To Buy Happiness, Purchase an Experience
Michael Norton explains why spending money on new experiences yields more happiness than spending it on new products.
Video directed and produced by Joanie Tobin
Conventional wisdom says that money can't buy happiness. Behavioral science begs to differ. In fact, research shows that money can make us happier—but only if we spend it in particular ways.
In their book Happy Money: The Science of Smarter Spending, authors Elizabeth Dunn and Michael Norton draw on years of quantitative and qualitative research to explain how we can turn cash into contentment.
The key lies in adhering to five key principles: Buy Experiences (research shows that material purchases are less satisfying than vacations or concerts); Make it a Treat (limiting access to our favorite things will make us keep appreciating them); Buy Time (focusing on time over money yields wiser purchases); Pay Now, Consume Later (delayed consumption leads to increased enjoyment); and Invest in Others (spending money on other people makes us happier than spending it on ourselves).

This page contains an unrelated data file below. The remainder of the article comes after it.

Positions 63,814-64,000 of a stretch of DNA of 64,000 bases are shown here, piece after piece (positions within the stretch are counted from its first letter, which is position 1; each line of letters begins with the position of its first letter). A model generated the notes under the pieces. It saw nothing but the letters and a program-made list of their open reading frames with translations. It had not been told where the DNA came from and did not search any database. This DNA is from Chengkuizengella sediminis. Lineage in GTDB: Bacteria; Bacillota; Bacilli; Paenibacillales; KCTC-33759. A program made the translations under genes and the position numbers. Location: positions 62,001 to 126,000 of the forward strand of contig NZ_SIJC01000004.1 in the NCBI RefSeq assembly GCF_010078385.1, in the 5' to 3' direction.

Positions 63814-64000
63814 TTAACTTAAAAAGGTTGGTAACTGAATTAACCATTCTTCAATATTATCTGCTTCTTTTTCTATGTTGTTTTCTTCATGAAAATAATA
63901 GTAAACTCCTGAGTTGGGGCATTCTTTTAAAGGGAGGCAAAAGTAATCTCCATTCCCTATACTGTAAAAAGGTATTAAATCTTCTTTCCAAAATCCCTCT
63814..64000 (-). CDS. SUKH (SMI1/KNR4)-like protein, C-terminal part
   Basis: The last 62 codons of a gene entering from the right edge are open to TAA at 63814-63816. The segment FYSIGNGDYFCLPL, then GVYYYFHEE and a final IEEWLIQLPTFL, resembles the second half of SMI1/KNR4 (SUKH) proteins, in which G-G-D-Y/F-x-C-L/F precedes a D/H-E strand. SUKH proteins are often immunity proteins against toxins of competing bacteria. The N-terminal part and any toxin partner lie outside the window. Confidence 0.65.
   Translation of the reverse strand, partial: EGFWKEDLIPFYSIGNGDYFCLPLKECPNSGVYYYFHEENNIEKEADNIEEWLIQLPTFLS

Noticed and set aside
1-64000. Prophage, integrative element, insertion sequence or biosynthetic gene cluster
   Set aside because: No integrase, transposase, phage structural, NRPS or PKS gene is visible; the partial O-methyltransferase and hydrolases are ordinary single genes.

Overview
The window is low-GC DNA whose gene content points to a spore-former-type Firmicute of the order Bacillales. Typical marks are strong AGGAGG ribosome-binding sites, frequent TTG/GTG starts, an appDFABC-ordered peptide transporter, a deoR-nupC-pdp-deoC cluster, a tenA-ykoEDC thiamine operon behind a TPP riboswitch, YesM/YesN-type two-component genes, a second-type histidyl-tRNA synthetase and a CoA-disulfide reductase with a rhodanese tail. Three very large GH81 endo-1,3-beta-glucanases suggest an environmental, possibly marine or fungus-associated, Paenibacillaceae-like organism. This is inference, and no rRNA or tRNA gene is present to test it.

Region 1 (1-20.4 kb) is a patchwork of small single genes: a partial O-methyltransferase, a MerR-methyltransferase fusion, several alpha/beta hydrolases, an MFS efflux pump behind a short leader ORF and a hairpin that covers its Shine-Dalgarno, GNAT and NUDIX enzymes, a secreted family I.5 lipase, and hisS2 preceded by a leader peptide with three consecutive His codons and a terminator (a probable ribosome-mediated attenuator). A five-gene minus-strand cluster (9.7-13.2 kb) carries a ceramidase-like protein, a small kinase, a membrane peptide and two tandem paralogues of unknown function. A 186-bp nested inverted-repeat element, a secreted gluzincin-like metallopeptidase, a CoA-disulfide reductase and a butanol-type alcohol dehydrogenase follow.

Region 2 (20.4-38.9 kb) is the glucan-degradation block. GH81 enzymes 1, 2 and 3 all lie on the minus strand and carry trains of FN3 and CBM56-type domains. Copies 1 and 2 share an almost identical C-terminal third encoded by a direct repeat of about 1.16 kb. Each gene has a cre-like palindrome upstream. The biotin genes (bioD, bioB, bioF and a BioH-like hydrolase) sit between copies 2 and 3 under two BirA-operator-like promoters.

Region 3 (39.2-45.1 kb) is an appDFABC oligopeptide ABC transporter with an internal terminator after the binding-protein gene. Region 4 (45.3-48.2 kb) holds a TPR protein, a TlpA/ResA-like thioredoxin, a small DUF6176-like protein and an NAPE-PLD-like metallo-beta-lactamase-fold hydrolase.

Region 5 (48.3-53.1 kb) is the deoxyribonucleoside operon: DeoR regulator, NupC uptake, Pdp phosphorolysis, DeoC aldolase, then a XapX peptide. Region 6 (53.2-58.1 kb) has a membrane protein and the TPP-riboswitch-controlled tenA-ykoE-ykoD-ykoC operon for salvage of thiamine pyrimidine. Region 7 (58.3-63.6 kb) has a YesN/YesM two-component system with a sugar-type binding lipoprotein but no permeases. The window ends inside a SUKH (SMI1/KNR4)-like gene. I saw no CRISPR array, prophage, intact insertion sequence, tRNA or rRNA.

In the following video, the first in a series, Norton doles out some cash to two women in Harvard Square on a sunny summer day. The catch: Each of them must take the money and spend it on an experience.
"One of the most common things people do with their money is get stuff," explains Norton, an associate professor of marketing at Harvard Business School. "But we have shown in research that stuff isn't good for you. It doesn't make you unhappy, but it doesn't make you happy. But one thing that does make us happy is an experience."
Watch the video to find out why Norton believes that taking a trip yields more happiness than, say, buying a necklace—and to find out whether the women in Harvard Square end up happier.
See the companion video, To Buy Happiness, Purchase an Experience.